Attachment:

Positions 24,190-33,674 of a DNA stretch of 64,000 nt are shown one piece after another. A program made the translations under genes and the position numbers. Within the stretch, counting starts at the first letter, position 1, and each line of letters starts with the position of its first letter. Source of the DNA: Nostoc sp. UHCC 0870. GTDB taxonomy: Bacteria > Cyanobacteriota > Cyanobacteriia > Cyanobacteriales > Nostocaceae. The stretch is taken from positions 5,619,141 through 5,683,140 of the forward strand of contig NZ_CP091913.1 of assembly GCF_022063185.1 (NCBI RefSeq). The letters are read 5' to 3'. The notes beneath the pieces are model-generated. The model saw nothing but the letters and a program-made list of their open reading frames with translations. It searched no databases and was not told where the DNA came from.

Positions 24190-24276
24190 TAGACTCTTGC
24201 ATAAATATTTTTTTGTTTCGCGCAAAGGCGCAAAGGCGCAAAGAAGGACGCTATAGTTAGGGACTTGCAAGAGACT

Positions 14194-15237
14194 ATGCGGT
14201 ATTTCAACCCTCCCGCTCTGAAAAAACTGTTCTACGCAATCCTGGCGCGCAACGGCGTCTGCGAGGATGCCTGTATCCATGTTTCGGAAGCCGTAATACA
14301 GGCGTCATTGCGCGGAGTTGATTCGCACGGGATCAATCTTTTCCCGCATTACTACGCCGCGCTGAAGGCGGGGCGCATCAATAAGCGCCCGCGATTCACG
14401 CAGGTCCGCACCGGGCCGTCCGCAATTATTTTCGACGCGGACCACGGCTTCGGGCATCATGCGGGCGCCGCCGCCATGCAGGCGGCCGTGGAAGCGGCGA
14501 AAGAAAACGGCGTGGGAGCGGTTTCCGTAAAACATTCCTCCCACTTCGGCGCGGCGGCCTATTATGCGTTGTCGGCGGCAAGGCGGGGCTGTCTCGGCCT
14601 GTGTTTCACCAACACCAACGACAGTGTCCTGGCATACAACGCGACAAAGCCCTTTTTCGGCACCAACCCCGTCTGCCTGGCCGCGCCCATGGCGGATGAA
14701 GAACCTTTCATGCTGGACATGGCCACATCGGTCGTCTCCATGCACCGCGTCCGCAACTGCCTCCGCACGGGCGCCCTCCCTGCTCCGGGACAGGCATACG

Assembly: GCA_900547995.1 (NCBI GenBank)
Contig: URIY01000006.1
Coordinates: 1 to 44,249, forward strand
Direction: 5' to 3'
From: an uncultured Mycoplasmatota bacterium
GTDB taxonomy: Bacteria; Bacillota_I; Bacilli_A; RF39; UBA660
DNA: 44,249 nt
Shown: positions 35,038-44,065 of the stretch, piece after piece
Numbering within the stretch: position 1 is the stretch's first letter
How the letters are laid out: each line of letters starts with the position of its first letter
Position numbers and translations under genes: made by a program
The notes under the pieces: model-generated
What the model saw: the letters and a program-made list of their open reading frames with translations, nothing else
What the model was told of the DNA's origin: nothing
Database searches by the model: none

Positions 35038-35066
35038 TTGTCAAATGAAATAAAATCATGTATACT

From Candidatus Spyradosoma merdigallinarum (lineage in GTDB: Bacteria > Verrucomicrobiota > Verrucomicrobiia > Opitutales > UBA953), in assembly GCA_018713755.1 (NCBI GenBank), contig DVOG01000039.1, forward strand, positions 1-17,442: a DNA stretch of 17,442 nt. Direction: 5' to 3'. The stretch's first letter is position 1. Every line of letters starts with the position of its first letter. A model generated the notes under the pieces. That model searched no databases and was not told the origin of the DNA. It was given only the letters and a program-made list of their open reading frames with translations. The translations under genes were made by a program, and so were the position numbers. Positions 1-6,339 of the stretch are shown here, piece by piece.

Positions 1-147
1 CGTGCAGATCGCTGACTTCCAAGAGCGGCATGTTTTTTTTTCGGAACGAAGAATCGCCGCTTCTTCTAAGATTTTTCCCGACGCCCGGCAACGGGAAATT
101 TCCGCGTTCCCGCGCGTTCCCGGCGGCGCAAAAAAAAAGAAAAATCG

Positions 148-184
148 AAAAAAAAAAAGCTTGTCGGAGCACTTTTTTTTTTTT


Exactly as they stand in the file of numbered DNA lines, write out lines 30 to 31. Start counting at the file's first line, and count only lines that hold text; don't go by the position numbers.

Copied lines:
From Candidatus Spyradosoma merdigallinarum (lineage in GTDB: Bacteria > Verrucomicrobiota > Verrucomicrobiia > Opitutales > UBA953), in assembly GCA_018713755.1 (NCBI GenBank), contig DVOG01000039.1, forward strand, positions 1-17,442: a DNA stretch of 17,442 nt. Direction: 5' to 3'. The stretch's first letter is position 1. Every line of letters starts with the position of its first letter. A model generated the notes under the pieces. That model searched no databases and was not told the origin of the DNA. It was given only the letters and a program-made list of their open reading frames with translations. The translations under genes were made by a program, and so were the position numbers. Positions 1-6,339 of the stretch are shown here, piece by piece.

Positions 1-147